On the other hand, resampling has two key shortcomings. First, portfolios with statistically equal risk/return trade-offs can have very different asset weights, which leaves more room for discretion than some (but certainly not all) people might prefer. More important, because all resampled returns are drawn from the same distribution, resampling implicitly assumes that the underlying return generating process is stationary. Unfortunately, a number of research papers (not to mention the existence of clustered volatility in most asset classes) have demonstrated that this is not the case. For example, in "Structural Change and the Predictability of Stock Returns", Rapach and Wohar "find, in the period since World War Two, evidence of structural breaks in seven of the eight predictive models for the S&P 500" that they study. They note that these breaks occur for many reasons, including changes in political conditions (e.g., war), economic conditions (e.g., monetary or tax policy), and financial market conditions (e.g., bubbles). The net result is "significant parameter uncertainty in the use of predictive models."
The second more quantitative approach to dealing with estimation errors has been proposed by Horst, de Roon, and Werker in their paper "Incorporating Estimation Risk in Portfolio Choice." In essence, they propose the use of higher than actual risk aversion when determining mean/variance efficient portfolio. You can see the relationship of this approach with the heuristic one of simply setting a maximum constraint on the allocation to certain asset classes, which is another way of increasing your defacto risk aversion.
The third quantitative approach is using Bayesian estimators that combine prior beliefs with historical (i.e., base rate) returns to generate posterior beliefs. The challenge here is deciding what prior belief about the distribution of returns one should use. A number of different alternatives have been proposed, including a grand mean (that is, the average of all the sample means for all the asset classes under consideration), the same mean for all asset classes, and the outputs from a theoretically sound asset pricing model (which also introduces potential model error into the estimating process).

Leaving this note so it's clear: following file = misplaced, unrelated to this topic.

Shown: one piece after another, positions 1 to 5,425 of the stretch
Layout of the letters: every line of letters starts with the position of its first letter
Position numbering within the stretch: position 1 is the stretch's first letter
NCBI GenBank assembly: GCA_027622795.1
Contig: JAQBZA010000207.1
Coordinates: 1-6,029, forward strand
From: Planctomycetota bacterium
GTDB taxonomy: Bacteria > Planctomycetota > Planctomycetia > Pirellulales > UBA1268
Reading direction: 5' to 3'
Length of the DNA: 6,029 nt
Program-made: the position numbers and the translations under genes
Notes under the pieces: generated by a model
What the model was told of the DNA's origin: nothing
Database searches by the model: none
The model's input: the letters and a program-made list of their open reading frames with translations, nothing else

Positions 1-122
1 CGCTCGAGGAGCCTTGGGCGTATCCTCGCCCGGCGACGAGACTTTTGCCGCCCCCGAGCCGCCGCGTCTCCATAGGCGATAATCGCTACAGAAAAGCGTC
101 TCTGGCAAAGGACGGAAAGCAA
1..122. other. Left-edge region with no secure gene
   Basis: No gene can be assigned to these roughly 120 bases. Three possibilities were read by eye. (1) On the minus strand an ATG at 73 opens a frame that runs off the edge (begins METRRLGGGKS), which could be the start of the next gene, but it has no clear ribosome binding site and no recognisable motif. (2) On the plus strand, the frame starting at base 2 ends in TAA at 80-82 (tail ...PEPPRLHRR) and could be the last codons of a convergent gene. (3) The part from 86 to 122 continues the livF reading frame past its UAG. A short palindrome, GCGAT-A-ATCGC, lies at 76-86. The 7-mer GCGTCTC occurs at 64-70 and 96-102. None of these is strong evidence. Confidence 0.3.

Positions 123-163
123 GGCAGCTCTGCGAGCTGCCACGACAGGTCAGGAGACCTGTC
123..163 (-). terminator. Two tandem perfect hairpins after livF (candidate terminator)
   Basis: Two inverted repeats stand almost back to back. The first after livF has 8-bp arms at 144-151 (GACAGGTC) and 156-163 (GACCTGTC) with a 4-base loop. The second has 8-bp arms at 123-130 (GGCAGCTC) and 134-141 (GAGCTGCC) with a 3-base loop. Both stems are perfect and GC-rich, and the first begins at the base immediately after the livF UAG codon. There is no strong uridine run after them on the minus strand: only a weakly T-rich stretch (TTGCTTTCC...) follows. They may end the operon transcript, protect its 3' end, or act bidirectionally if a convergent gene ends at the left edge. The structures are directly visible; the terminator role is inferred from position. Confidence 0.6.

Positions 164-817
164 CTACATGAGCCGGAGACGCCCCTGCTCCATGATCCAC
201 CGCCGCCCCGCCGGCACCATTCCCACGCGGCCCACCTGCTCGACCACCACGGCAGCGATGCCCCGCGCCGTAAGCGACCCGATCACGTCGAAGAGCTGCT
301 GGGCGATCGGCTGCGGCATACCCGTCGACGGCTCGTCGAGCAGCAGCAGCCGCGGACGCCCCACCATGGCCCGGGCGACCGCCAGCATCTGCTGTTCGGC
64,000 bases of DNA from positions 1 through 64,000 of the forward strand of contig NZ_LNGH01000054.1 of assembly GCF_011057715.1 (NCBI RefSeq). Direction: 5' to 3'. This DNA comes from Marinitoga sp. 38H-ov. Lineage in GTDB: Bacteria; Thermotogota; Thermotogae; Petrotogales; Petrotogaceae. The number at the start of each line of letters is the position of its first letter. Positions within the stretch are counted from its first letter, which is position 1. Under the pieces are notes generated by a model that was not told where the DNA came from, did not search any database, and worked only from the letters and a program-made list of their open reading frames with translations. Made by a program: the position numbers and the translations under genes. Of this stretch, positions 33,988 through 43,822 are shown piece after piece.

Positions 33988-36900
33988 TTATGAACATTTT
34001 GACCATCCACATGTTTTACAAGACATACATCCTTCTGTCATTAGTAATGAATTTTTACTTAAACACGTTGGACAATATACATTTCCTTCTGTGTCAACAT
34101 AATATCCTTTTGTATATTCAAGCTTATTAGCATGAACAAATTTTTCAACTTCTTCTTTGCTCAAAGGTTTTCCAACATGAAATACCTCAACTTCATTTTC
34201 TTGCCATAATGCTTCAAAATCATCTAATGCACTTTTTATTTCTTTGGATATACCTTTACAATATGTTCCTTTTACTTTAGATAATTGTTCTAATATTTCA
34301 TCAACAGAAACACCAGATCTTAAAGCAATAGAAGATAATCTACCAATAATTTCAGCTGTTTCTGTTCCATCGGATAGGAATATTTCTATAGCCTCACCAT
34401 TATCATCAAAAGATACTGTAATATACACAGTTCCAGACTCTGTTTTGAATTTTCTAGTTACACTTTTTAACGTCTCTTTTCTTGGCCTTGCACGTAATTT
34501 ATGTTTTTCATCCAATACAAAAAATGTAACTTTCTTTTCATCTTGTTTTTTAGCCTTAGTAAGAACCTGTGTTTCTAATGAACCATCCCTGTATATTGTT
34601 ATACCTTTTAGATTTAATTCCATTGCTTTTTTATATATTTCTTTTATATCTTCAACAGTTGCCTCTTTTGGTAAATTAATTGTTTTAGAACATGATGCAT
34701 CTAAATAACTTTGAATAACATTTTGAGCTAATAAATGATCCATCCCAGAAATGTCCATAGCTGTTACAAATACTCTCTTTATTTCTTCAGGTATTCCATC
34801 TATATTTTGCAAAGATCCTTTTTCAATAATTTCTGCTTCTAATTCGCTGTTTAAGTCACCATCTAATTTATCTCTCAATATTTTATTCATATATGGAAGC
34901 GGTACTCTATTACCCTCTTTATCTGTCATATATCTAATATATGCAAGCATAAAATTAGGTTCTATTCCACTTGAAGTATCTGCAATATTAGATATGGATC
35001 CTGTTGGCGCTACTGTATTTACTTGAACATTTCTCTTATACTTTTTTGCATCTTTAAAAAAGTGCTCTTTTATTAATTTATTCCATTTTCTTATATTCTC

We used this Bayesian approach when developing our asset class assumptions, which we review every two years. We first derived two different sets of future asset class return estimates. The first was based on 1971-2002 historical real returns (except where the data was unavailable, where we used the longest series possible -- e.g., emerging markets equities only started in 1988).
The second set was derived from standard forward-looking asset pricing models. The standard deviations and correlations were the same in both cases, and based on the historical data. Both of the historical and model-based approaches have their strengths and weaknesses; combining them should theoretically produce a better estimate of future returns. An interesting point here is the weights we gave to the asset class weights from each approach. We chose .67 for the historical weights (because they were derived from quite a long data series, relative to our 20 year investment horizon), and .33 for the future estimate. We noted, however, that reasonable people can and do disagree on such matters, so we presented both sets of weights so people could do their own calculations if they desired. The fact is, science, even with clearly explained theory, can only take you so far; at some point in the asset allocation process, the need for informed judgement is inescapable!
In sum, back in 2003 we thought long and hard about asset allocation issues, and were quite sure we're using a theoretically sound approach to address them.
So how did Retired Investor's model portfolios perform between 2003 and 2019?